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This article describes a process theory based on active inference and belief propagation. Starting from the premise that all neuronal processing (and action selection) can be explained by maximizing Bayesian model evidence—or minimizing variational free energy—we ask whether neuronal responses can be described as a gradient descent on variational free energy. Using a standard (Markov decision process) generative model, we derive the neuronal dynamics implicit in this description and reproduce a remarkable range of well-characterized neuronal phenomena. These include repetition suppression, mismatch negativity, violation responses, place-cell activity, phase precession, theta sequences, theta-gamma coupling, evidence accumulation, race-to-bound dynamics, and transfer of dopamine responses. Furthermore, the (approximately Bayes’ optimal) behavior prescribed by these dynamics has a degree of face validity, providing a formal explanation for reward seeking, context learning, and epistemic foraging. Technically, the fact that a gradient descent appears to be a valid description of neuronal activity means that variational free energy is a Lyapunov function for neuronal dynamics, which therefore conform to Hamilton’s principle of least action.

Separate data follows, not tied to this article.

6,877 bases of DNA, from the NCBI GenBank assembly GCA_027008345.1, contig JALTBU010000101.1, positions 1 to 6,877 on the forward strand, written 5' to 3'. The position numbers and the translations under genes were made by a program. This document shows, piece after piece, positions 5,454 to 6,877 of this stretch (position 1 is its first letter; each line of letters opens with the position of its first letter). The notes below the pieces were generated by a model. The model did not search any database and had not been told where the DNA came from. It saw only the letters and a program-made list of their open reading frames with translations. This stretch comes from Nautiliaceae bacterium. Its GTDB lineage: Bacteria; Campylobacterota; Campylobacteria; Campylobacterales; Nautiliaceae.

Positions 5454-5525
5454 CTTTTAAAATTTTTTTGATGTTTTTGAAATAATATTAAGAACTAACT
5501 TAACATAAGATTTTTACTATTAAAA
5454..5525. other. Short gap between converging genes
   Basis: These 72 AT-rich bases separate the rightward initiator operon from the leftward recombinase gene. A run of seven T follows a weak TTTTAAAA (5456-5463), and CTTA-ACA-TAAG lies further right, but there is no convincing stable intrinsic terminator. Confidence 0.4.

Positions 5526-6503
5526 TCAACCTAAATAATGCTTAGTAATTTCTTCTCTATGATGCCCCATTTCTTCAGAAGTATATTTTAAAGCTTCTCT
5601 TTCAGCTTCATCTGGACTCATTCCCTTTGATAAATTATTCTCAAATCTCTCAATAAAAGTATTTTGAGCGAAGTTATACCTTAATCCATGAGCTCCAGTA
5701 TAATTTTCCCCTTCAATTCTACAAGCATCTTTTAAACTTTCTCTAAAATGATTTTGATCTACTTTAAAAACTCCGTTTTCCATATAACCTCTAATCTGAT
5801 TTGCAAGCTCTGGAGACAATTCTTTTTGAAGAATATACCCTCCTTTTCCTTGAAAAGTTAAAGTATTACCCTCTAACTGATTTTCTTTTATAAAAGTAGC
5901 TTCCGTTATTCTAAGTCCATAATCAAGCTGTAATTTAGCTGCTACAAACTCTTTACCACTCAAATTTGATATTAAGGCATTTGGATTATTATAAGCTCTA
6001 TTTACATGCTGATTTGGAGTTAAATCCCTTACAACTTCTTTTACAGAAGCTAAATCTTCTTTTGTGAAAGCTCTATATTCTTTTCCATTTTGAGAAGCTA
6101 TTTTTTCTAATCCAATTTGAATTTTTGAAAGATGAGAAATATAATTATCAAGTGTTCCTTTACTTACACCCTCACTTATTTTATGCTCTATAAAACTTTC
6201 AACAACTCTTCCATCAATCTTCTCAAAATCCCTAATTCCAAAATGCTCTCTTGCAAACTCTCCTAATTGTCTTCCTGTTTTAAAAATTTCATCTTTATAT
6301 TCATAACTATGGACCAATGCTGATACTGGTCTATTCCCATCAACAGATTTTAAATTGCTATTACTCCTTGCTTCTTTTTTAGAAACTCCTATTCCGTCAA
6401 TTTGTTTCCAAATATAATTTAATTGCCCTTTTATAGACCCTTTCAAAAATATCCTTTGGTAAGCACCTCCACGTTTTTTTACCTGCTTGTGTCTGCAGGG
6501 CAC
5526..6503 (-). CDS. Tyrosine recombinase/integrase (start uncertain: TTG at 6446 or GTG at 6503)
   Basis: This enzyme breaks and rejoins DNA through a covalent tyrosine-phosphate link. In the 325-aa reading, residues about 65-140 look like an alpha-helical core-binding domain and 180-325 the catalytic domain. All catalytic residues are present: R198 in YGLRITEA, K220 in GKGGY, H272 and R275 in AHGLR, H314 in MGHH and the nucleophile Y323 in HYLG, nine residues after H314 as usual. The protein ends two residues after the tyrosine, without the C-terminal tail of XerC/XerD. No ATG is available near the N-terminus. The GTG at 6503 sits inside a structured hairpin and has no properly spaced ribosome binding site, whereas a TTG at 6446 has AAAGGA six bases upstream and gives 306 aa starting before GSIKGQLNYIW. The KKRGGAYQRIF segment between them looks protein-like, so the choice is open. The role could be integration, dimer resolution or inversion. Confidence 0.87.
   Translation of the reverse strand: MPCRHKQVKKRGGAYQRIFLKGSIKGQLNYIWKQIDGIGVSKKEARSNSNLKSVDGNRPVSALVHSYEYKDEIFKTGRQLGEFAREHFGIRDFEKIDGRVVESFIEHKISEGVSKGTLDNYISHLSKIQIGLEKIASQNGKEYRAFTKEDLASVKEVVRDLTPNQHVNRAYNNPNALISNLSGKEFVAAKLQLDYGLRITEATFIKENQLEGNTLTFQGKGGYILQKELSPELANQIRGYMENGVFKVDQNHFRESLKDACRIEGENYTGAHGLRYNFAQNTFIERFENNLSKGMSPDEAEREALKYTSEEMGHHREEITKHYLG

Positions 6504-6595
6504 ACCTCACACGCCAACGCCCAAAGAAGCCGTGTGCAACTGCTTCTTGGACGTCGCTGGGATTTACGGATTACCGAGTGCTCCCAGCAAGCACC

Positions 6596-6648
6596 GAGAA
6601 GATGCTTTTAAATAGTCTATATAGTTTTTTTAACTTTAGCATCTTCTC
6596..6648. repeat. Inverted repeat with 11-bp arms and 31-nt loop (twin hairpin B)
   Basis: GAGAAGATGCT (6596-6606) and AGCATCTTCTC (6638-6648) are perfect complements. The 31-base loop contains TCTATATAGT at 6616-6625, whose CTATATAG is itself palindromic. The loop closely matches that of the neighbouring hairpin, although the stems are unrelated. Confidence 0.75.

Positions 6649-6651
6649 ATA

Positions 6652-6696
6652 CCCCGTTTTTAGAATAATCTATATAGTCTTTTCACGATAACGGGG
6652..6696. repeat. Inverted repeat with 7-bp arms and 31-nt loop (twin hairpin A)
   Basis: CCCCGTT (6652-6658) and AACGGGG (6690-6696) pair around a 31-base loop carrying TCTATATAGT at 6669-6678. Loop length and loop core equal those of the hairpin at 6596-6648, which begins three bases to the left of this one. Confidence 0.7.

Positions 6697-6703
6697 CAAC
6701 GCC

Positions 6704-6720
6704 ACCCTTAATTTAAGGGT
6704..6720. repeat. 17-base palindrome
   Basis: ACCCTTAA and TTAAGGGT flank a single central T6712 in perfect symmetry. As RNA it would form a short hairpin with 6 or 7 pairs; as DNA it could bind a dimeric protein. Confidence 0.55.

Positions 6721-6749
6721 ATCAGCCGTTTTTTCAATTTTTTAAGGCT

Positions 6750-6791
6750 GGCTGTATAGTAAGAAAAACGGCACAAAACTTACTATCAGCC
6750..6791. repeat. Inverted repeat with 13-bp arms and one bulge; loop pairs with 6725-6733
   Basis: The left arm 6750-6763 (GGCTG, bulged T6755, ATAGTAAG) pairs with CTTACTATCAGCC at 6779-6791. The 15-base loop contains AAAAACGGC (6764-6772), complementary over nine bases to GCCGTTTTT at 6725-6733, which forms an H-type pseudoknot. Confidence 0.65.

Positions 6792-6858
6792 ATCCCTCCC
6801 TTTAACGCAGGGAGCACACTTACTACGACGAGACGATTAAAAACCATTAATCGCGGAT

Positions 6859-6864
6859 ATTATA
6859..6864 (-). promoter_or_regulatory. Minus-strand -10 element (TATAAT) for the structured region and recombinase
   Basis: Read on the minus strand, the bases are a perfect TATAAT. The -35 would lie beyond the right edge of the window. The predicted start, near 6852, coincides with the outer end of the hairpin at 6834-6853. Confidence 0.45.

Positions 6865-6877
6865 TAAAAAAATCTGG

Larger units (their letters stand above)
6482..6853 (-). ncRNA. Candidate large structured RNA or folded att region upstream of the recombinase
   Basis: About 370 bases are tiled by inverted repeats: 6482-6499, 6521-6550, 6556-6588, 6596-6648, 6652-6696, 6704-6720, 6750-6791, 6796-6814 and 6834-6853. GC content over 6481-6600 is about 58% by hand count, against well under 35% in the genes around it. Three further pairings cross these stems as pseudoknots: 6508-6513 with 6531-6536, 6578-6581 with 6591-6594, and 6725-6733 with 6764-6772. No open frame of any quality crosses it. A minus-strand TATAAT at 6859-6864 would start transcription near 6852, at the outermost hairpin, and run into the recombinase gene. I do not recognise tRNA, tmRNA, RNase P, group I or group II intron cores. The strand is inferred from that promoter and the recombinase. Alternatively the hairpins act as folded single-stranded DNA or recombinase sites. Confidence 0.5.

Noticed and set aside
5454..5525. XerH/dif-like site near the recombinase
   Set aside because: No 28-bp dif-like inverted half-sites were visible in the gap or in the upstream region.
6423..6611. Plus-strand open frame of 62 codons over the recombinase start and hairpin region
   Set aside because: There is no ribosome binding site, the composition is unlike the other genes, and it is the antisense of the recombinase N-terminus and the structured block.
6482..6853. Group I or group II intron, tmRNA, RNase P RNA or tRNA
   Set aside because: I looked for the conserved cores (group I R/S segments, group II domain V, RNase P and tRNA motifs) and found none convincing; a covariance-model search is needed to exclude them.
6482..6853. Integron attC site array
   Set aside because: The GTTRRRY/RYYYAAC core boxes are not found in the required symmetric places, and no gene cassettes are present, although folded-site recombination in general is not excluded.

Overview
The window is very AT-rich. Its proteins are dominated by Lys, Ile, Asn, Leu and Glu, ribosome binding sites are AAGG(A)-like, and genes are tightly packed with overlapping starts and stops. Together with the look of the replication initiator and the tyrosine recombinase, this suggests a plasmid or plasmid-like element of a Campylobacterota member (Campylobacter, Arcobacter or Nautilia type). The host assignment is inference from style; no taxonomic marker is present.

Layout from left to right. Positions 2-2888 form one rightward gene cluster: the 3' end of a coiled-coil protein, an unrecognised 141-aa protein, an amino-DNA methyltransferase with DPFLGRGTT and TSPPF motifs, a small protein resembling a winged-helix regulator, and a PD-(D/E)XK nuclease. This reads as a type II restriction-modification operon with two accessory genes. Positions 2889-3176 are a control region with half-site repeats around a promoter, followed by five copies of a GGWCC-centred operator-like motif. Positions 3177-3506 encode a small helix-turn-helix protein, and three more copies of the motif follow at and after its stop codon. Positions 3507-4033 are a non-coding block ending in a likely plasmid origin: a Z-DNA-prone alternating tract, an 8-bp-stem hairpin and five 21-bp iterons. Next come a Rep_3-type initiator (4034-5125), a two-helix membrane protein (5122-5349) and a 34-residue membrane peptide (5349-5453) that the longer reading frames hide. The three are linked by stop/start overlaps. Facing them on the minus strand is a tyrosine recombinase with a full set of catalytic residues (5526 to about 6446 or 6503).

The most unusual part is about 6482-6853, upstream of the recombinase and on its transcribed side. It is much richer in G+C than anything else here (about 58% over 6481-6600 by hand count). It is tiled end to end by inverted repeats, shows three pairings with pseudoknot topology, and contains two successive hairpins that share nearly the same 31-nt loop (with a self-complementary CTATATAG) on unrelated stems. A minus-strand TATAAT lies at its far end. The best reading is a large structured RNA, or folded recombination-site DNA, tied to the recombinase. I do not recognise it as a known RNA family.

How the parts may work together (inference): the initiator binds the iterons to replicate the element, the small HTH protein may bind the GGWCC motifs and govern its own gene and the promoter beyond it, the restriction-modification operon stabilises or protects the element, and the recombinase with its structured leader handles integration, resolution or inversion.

|Additional Information:||© 2017 Massachusetts Institute of Technology. This article, Friston, K. J., FitzGerald, T., Rigoli, F., Schwartenbeck, P. & Pezzulo, G. (2017). Active Inference: A Process Theory. Neural Computation, 29(1), pp. 1-49, is available in Neural Computation (http://www.mitpressjournals.org/toc/neco/29/1).|
|Subjects:||B Philosophy. Psychology. Religion > BF Psychology|
|Divisions:||School of Social Sciences > Department of Psychology|
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